One unforeseen consequence of the novel coronavirus pandemic has been the fact that, over the last several weeks, everywhere from grocery stores to pharmacies to big-box retailers have seen unprecedented toilet paper shortages. As the COVID-19 crisis becomes more severe, social distancing recommendations ramp up, and mandated stay-at-home orders are issued across the globe, people everywhere are desperate to maintain a sense of normalcy. Widespread panic-driven efforts to maintain that sense of normalcy have led to widespread shortages of household essentials—most notably, toilet paper. It’s left us searching for flushable toilet paper alternatives.
Since the ‘Household Paper’ aisle at virtually every store has been alarmingly barren due to the increase in panic-buying over the past several weeks, many people are feeling uneasy about what they might do if the toilet paper supply at their local stores actually runs completely dry. Of course, there are many materials that can be used as makeshift toilet paper in a pinch, but which of these toilet paper alternatives are actually safe to flush down your toilet—and which ones are almost guaranteed to clog your plumbing?
Even when the world is not enduring a global pandemic, many people wonder about the answer to this question as they consider using wet wipes on a regular basis or wiping with a tissue when the toilet paper roll comes up unexpectedly empty. Keep reading to learn once and for all which toilet paper alternatives you can and can’t flush down your toilet, so you’ll be armed with the knowledge you need through the COVID-19 crisis and beyond.
Unsafe Non-Flushable Toilet Paper Alternatives
- Baby Wipes: Unsafe
Whether you use baby wipes for yourself or your actual baby, do not flush baby wipes down the toilet when you are done using them. This might surprise you, but even wet wipes that are specifically labeled ‘flushable’ are not, in fact, flushable. Experts report that even wet wipes that are supposedly safe to flush cause clogs
at a much higher rate than toilet paper.
Baby wipes and flushable wet wipes tend to include plastic materials like rayon and viscose. These materials are not biodegradable and prevent these wipes from breaking down in water—which in turn leads to clogs and blockages in your plumbing system.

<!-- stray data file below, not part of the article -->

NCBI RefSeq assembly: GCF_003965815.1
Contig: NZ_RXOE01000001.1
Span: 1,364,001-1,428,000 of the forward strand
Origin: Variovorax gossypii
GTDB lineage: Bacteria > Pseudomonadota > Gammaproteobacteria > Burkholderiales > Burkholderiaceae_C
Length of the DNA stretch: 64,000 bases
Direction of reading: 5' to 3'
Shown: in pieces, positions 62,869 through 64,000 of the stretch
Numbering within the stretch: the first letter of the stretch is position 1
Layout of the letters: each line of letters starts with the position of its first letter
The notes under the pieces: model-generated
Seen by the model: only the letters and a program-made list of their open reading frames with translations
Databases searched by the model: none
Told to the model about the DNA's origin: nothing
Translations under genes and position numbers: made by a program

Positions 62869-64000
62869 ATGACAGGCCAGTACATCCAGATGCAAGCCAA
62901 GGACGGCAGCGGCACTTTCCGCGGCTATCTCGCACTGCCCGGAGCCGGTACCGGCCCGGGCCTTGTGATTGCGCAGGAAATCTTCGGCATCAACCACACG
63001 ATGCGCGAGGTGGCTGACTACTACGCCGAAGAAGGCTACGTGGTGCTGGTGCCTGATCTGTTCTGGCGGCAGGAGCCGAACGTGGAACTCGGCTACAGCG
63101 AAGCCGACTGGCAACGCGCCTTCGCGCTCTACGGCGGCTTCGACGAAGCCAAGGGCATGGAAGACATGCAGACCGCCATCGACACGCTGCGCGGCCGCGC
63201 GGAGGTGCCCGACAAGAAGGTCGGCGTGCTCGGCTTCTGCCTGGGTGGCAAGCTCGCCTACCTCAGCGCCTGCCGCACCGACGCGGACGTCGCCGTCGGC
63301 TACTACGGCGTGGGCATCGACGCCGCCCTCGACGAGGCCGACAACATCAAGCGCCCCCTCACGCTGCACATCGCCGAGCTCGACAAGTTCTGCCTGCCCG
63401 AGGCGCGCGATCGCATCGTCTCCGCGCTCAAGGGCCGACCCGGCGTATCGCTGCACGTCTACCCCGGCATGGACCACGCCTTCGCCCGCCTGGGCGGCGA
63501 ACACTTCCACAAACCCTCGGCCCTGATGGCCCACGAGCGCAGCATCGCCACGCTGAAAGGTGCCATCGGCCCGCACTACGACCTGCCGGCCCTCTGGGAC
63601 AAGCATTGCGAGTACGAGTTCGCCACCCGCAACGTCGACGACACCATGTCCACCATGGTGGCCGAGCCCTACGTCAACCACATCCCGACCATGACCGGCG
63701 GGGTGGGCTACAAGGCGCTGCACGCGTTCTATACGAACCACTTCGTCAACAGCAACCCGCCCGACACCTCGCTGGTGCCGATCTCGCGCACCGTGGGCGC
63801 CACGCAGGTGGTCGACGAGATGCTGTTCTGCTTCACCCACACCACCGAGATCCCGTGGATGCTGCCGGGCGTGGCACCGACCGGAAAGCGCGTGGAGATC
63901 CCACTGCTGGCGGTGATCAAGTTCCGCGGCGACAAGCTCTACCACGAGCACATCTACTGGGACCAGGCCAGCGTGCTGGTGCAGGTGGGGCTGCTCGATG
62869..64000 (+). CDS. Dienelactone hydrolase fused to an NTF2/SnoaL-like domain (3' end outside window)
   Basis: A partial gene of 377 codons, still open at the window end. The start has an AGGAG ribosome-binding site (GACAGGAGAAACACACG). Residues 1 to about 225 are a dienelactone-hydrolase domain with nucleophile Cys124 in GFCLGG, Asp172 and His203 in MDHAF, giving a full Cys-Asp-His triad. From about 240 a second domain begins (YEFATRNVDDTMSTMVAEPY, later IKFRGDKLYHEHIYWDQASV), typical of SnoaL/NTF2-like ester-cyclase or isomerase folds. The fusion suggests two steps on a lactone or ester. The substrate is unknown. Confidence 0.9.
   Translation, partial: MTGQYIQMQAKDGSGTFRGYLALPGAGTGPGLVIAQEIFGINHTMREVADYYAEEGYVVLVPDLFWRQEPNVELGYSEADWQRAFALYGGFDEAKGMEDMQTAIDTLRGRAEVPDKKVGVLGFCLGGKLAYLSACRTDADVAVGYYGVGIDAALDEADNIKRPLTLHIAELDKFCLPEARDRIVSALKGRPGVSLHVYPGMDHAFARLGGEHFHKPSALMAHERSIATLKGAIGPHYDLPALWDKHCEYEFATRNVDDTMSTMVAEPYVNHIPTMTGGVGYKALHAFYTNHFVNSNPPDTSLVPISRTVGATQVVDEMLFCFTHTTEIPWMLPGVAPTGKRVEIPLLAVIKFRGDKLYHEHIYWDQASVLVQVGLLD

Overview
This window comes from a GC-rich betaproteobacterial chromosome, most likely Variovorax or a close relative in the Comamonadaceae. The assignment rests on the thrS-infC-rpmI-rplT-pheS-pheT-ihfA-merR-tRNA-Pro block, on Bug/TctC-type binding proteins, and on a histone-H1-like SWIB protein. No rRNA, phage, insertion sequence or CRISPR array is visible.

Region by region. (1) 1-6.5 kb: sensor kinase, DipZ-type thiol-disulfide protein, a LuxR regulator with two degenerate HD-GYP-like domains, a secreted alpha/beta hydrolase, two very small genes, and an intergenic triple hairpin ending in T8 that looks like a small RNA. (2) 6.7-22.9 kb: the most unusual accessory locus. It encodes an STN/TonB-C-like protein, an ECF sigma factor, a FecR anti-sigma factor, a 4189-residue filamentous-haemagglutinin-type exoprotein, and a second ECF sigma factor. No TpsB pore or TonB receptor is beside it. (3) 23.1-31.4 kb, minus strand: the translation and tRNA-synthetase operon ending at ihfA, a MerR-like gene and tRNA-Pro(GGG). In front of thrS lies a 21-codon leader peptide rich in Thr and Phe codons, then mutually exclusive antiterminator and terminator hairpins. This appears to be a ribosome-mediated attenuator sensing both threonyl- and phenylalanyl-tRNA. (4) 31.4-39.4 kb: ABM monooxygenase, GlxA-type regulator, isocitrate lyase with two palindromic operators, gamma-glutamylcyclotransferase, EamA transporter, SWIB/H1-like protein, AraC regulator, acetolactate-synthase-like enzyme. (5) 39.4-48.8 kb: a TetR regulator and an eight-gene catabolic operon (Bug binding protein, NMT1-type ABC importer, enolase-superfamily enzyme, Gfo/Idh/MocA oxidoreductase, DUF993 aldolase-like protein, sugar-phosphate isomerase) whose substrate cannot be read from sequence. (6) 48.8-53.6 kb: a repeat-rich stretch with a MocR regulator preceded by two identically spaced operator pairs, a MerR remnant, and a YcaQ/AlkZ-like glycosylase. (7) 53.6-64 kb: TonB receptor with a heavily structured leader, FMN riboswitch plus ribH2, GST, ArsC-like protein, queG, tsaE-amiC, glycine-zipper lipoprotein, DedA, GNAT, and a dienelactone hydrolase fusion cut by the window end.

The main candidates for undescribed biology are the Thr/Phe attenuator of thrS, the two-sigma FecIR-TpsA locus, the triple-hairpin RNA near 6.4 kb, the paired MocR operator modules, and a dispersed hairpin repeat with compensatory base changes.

- Paper Towels: Unsafe
Paper towels and napkins are not safe to flush down your toilet. These paper products are much thicker than toilet paper, so they are more likely to cause blockages in your pipes.
Toilet paper is made to disintegrate quickly in water—which is why it is safe to flush. Paper towels and napkins, on the other hand, are designed to hold as much as possible without falling apart, which makes them hazardous in plumbing pipes.
- Tissues: Unsafe
Many people mistakenly believe that tissues are safe to flush down the toilet. While they may look very similar to toilet paper, tissues are not designed to self-destruct in water like toilet paper. Instead, tissue is actually designed to repel liquid in order to maintain its structure so your Kleenex doesn’t fall apart in your hands when you blow your nose into it.
If you try to flush a Kleenex down your toilet, it will likely go down smoothly and cause no plumbing issues. However, that doesn’t mean that tissues are safe to flush. Every time you flush a tissue down the toilet, you risk a clog in your plumbing.
Safe Flushable Toilet Paper Alternatives
As it turns out, experts have concluded that the only things that are actually safe to flush down your toilet without risking plumbing blockages are human waste and toilet paper. Toilet paper is specially designed to disintegrate almost instantly in water in order to avoid clogging plumbing pipes. No other toilet paper alternative has comparable properties that make it safe to flush down your toilet.
However, that’s not to say that there is no alternative to toilet paper. The materials listed above still work great as toilet paper alternatives—as long as you throw them away after use instead of trying to flush them down your toilet.
A bidet attachment is another great alternative to toilet paper. It cleans you up more effectively even than toilet paper, and there are no paper products to flush down afterward. If you still feel the need to wipe after using a bidet attachment, you’ll probably feel better about throwing whatever you use to wipe in the trash can next to the toilet instead of trying to flush it down. It’s best to play it safe—especially in the middle of a pandemic when plumbing resources can be tough to come by.